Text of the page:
Improbable Development is Possible By Listening to and Watching Developers

Improbable are an interesting company, they have a product called SpatialOS which comes with a blurb of :

Improbable’s SpatialOS platform gives you the power to seamlessly stitch together multiple servers and game engines like Unreal and Unity to power massive, persistent worlds with more players than ever before.

Worlds Adrift is the game that most gets mentioned when it comes to Improbable but they have a Games Innovation Program in conjunction with Google that may be worth a look for smaller developers.

An article on MCV by Improbable CTO Rob Whitehead caught my eye for a few reasons. One reason is that Rob Whitehead was once a teenage Second Life weapons seller. Another reason though is how Rob talks of the development process, which might go some way to explaining some of the thinking behind Linden Lab’s Sansar Creator Beta model :

When building a platform, one of the first challenges is persuading developers that experimenting with it is a good use of their time. The next challenge is learning from all the fantastically inventive ways developers find the edges of your tech.

This is an interesting approach which may explain why some features end users would like to see in different developing platforms appear later in the process.

The article also states :

A one-size solution could never leverage the specifics of every game, so we learned to let developers ‘pop the hood’ and provide the flexibility to configure anything that could impact performance.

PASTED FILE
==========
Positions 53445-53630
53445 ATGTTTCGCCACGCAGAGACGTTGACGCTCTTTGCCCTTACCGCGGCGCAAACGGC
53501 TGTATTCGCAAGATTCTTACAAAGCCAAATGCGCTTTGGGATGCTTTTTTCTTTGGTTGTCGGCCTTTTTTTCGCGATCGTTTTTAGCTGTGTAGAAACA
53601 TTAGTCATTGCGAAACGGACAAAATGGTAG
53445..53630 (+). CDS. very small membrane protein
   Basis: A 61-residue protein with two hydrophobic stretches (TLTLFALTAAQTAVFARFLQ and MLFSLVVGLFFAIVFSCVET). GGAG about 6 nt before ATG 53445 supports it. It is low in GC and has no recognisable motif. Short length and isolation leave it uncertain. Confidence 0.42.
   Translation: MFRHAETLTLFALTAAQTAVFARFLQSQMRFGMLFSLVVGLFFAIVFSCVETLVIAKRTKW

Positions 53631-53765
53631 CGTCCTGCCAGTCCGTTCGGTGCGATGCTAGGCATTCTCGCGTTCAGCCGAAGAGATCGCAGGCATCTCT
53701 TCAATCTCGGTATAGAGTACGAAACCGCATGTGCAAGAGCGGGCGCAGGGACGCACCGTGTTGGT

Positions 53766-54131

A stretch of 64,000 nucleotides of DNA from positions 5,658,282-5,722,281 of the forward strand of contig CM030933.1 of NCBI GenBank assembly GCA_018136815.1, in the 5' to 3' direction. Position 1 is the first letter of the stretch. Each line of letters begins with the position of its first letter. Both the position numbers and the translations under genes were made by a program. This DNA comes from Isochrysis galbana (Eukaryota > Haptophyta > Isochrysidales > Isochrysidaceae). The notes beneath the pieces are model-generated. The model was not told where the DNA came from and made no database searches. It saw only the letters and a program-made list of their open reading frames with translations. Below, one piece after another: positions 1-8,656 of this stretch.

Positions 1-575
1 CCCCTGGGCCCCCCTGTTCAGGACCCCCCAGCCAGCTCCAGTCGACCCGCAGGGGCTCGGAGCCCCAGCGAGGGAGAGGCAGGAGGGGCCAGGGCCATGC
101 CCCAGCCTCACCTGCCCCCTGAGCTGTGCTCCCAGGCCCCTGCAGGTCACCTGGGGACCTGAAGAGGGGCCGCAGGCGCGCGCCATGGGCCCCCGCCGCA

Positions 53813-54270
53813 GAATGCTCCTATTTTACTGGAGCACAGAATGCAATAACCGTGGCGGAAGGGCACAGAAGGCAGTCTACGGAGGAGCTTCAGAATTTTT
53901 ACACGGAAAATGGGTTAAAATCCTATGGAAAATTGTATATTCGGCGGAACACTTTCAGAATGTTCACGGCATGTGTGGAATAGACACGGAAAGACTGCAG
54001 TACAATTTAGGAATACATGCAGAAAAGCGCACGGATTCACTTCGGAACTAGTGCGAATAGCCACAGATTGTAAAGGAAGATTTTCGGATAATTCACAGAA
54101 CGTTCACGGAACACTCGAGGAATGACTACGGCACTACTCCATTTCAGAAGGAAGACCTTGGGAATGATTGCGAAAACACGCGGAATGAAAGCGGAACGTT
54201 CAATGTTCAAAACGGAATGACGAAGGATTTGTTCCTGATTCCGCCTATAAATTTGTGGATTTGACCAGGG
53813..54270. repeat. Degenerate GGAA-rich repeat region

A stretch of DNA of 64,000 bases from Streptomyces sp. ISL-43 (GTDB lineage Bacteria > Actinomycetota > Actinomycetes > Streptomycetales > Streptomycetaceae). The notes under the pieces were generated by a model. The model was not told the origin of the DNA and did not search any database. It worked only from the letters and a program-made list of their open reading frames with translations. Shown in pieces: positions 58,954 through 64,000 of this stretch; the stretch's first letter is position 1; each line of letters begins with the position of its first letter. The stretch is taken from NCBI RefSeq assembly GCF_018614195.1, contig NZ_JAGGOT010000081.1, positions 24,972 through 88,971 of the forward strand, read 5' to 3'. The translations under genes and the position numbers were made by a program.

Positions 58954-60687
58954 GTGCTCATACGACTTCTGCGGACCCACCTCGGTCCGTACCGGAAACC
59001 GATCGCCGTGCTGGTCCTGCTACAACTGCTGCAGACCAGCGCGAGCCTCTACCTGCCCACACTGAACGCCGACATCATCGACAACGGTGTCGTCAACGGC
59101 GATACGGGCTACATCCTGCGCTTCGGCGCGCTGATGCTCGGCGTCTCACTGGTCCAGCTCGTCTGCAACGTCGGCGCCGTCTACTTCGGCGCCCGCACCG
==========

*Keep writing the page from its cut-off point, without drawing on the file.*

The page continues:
It’s a truism to say that developers of platforms, engines or tools need to listen to developers. But we have found that watching developers – seeing how technology affects their design decisions and where they find workarounds or new approaches – is at least as important.

I think that’s a really good approach and hopefully other developers are listening to and watching developers because if there’s another truism in technology it’s that people often use your platform in ways you hadn’t even dreamed of, or in some cases, hadn’t even had your worst nightmares about but then realised it’s actually a decent use case!

The article over at MCV is also a good read in getting an idea of the sheer size of the worlds that could potentially be built using Improbable’s technology. They are a very fascinating venture and well worth keeping an eye on.

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